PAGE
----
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Today, we started our work session discussing our progress to date. It seems that some of us are in a stall with the blog. I shared the experience that with my High School Orchestra students, about one third of them are “heavy posters” on or Fiddle File blog. The students who respond to prompts are the ones who have now begun posting topics for discussion.
The wiki is drawing some interesting exchanges. One of the HS freshman posted this last week:

Myelin Sheath

Feb 22, 2012 11:49 am
SK – I’m reading a book right now and it is very interesting. The book is called the Talent Code. It has to do with the statement “you can do whatever you put your mind to”. In the book it is scientifically proven that this quote is true, this all has to do with myelin sheath. The revolution of myelin sheath is built on three simple facts. (1) Every human movement, thought, or feeling is a precisely timed electric signal traveling through a chain of neurons- a circuit of nerve fibers. (2) Myelin is the insulation that wraps these nerve fibers. (3) The more we fire a particular circuit, the more myelin optimizes that circuit, and the stronger, faster, and more fluent our movements and thoughts become. This is related to anything we want to become good at and of course… ties into perfect practice. Here is a video of myelin just to give you a slight visual and if you are interested in this subject, check out the book Talent Code.

re: Myelin Sheath
Feb 22, 2012 12:01 pm
ZZ – Very interesting! I thought you make very strong points in your 3 facts. I also strongly agree with you in that practice makes perfect

re: Myelin Sheath
AMC – Feb 22, 2012 6:28 pm
I partly agree with you, but I also partly disagree. I want to change your statement to PERFECT Practice makes Perfect. This is because if you practice the wrong way, then your movements become more fluent, but you are playing the wrong way.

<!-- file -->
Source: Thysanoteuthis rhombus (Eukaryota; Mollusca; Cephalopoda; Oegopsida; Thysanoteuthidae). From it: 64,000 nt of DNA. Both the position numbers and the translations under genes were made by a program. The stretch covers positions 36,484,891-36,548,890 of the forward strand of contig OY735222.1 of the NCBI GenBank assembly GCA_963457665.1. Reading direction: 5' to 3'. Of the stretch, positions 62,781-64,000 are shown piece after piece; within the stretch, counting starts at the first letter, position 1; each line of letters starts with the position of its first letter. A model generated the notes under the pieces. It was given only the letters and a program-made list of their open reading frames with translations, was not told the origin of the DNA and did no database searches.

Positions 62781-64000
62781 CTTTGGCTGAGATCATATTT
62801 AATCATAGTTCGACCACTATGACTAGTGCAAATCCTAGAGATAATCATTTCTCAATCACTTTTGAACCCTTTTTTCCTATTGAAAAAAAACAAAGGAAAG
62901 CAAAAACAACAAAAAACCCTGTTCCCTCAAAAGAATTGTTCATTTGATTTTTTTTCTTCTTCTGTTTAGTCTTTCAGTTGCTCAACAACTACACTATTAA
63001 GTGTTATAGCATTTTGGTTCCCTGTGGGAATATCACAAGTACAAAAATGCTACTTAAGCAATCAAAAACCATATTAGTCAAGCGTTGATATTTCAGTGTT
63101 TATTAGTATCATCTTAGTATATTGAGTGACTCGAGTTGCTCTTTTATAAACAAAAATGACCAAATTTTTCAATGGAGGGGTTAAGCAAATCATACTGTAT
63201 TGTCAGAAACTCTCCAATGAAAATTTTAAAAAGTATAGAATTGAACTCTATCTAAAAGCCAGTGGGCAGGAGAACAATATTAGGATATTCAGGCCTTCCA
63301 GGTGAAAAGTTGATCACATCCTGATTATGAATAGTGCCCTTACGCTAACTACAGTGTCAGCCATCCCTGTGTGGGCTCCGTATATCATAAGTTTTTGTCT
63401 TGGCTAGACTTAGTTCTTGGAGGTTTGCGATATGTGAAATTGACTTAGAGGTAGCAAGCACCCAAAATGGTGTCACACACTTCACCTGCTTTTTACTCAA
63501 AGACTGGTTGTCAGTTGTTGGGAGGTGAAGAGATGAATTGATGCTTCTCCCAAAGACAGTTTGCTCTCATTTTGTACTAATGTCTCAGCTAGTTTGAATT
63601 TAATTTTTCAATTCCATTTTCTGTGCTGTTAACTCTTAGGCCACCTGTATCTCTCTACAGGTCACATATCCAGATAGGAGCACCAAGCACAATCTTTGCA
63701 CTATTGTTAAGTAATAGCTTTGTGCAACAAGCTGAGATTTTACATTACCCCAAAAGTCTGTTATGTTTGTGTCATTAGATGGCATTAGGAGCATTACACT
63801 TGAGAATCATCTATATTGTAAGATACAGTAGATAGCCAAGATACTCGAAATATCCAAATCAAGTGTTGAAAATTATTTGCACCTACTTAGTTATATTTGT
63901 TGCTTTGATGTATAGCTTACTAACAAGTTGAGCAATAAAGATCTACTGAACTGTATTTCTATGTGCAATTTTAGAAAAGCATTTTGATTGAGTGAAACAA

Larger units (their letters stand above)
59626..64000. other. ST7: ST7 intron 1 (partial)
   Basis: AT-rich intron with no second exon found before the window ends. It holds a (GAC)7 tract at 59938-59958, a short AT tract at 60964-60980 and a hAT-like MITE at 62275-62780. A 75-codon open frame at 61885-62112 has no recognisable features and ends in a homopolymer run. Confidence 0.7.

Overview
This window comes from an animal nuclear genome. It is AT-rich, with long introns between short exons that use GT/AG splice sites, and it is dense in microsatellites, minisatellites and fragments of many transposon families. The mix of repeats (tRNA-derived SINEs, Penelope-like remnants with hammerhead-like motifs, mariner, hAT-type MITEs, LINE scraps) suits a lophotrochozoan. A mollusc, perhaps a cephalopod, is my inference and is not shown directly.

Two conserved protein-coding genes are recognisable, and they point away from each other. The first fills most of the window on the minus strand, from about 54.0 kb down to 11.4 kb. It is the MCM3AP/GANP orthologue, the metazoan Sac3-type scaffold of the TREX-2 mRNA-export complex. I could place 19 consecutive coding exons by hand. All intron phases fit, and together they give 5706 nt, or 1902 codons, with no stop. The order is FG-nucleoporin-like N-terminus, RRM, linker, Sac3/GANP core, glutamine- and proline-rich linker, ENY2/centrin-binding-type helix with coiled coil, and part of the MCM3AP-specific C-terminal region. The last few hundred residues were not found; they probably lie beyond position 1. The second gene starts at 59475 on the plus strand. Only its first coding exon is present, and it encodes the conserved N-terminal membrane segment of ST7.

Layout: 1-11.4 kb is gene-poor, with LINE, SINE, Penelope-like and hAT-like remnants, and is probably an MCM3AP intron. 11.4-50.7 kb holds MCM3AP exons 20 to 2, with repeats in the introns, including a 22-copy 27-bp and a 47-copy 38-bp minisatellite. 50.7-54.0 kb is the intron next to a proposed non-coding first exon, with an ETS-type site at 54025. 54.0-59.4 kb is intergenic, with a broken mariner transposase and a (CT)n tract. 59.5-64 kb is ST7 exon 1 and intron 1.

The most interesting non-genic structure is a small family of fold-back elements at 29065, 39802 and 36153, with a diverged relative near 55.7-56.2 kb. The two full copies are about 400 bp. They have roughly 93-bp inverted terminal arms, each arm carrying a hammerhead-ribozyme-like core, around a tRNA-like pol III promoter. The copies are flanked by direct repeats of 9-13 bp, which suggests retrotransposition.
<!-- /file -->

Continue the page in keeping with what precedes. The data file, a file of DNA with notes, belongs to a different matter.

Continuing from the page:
re: Myelin Sheath
TT – Friday, 1:10 pm
“Greatness isn’t born. It’s grown.”

I’ve been moving through art history recently in my teaching, we’ve dreamed with Rousseau blending with oil pastels, Now we have been looking at self portraits while discovering facial proportions… trying to teach a child to draw what they see is a much harder then it sounds. I was pretty impressed with the results of many of my students. Students in grades k-2 created their self portraits in one class period and colored with skin tone crayons as well as regular crayons. I will be finishing up self portraits next week for grades 3-5, I wanted to hit value and shading with my students…If anyone has any effective way of teaching this I would like your input…These self portraits are jumping off points for more student centered inqury in which I would like to highlight Picasso, cubism, and possibly collage. Creativity with the younger students (k-2) seems to escape me and by the end of this CIG meeting or at least this weekend I would like to plan/frame my lesson . I’m looking for resources and ideas and I am welcoming suggestions.